To help you place the news in deeper context, we’ve put together some quick explanations and further reading recommendations for understanding the situation for people displaced by the ongoing conflict in Gaza.

1. Are evacuations from Gaza lawful? 

What to know:

Evacuations in armed conflict are strictly governed by international humanitarian law, which seeks to balance military and humanitarian needs. People must be given an ‘effective’ warning which gives them sufficient time to evacuate safely. In October 2023, Israel gave Gazans just days to evacuate from their homes and move south ahead of a ground invasion. As Professors Ben Saul and Jane McAdam note:

The extremely tight time-frame Israel has given Gaza residents to leave is insufficient and unrealistic for an evacuation of this scale, especially amid its fast-tempo bombardment across the strip and under conditions of total siege.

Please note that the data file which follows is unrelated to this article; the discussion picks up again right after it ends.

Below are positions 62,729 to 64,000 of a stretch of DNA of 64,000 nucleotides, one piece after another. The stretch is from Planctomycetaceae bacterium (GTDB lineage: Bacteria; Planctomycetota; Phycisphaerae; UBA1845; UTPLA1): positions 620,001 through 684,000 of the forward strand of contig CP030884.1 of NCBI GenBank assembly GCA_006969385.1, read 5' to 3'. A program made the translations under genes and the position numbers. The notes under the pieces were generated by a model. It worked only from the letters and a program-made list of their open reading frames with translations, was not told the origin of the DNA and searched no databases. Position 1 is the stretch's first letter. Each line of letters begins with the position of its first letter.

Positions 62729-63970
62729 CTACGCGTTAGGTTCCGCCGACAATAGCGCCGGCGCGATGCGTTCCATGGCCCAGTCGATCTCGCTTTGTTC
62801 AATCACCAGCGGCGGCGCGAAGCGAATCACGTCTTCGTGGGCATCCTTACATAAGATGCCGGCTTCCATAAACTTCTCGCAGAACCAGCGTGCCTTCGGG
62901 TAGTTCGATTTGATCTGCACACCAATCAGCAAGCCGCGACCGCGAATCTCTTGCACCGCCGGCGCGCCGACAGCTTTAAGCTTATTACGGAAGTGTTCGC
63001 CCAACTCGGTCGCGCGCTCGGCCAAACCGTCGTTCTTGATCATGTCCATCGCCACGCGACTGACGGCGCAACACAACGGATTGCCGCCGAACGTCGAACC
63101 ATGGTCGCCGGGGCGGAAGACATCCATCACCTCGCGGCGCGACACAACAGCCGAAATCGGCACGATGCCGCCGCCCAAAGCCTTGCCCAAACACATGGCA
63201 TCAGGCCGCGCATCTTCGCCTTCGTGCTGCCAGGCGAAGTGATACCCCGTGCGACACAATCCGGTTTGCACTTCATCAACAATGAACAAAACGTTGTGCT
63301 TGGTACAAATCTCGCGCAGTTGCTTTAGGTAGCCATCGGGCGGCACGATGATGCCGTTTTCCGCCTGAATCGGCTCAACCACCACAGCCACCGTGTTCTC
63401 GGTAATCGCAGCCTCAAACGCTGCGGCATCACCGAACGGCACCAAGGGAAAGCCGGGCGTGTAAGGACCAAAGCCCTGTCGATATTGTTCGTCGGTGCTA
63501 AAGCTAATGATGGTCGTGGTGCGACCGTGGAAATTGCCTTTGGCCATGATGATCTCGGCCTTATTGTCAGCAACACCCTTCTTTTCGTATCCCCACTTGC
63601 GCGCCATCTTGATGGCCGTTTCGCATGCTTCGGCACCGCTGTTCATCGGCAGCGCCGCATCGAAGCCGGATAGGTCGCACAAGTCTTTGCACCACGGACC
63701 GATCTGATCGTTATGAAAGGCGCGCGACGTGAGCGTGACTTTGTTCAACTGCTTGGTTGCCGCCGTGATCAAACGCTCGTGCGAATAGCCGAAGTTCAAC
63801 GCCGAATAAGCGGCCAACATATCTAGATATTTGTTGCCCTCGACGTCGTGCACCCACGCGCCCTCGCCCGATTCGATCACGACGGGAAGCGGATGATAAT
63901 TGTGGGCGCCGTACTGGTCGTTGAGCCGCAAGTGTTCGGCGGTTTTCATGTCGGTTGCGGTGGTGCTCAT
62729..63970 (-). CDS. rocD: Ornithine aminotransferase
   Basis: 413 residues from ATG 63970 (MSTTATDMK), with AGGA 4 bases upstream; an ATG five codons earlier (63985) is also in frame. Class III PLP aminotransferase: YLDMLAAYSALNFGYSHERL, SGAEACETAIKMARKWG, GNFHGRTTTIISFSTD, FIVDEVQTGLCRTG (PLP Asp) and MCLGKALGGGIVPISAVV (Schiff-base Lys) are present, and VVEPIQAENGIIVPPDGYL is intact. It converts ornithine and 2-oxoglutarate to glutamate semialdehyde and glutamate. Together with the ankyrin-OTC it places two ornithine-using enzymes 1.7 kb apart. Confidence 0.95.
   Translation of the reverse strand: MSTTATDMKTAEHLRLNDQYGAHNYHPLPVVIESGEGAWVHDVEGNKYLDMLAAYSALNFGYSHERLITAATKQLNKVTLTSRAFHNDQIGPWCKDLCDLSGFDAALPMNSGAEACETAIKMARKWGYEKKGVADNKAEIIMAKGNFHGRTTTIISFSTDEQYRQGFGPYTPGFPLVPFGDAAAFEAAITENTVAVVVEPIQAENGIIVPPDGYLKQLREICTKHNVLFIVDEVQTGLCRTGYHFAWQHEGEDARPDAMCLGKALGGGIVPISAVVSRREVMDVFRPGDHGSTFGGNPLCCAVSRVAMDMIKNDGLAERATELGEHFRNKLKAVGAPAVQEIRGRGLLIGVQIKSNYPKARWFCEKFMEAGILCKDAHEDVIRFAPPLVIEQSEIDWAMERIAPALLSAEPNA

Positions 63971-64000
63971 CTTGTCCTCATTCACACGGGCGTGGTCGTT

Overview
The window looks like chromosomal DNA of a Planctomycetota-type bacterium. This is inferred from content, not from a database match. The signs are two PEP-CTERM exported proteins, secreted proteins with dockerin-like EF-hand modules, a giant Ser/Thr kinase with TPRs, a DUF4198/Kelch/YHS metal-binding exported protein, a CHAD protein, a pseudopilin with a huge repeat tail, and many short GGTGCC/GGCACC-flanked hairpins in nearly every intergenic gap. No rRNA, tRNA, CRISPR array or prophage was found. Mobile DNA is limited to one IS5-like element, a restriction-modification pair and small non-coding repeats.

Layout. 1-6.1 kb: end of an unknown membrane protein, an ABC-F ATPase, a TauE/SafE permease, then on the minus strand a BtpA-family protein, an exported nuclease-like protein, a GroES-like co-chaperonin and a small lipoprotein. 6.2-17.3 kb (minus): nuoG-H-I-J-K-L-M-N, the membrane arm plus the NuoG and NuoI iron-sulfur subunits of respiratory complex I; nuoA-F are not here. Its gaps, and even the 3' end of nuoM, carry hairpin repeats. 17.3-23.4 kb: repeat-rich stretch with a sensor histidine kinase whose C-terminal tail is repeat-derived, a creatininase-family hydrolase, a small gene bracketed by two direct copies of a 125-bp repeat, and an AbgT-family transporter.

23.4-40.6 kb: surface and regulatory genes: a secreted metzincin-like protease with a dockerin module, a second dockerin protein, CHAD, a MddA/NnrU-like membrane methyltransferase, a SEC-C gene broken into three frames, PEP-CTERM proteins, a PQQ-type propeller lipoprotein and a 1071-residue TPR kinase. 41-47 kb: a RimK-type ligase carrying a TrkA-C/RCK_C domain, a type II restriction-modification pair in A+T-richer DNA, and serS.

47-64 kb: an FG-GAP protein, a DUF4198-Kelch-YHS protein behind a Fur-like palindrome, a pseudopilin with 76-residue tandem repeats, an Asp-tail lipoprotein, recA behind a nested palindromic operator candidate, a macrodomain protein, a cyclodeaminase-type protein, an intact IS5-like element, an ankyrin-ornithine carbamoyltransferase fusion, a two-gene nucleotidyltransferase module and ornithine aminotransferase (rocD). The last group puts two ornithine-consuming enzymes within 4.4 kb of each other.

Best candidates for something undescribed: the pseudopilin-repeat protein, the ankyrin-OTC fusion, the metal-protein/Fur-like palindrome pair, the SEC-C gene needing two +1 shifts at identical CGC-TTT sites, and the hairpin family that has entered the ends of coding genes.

The devastating human and humanitarian ramifications of this urgent and chaotic evacuation are now all too apparent. With more than one million Gazans crammed into Rafah, famine is imminent, tens of thousands of civilians have been killed, and humanitarian assistance continues to be impeded. Professors Ben Saul and Jane McAdam explain:

International law requires [Israel] to allow and facilitate the rapid and unimpeded passage of humanitarian relief for civilians in need. This includes food, water, medical supplies, clothing, bedding, shelter, heating fuel and other supplies and services essential for survival. The starvation of civilians is a war crime.

In view of the worsening conditions, on 28 March 2024, the International Court of Justice ordered that Israel: 

[t]ake all necessary and effective measures to ensure, without delay, in full co-operation with the United Nations, the unhindered provision at scale by all concerned of urgently needed basic services and humanitarian assistance, including food, water, electricity, fuel, shelter, clothing, hygiene and sanitation requirements, as well as medical supplies and medical care to Palestinians throughout Gaza, including by increasing the capacity and number of land crossing points and maintaining them open for as long as necessary.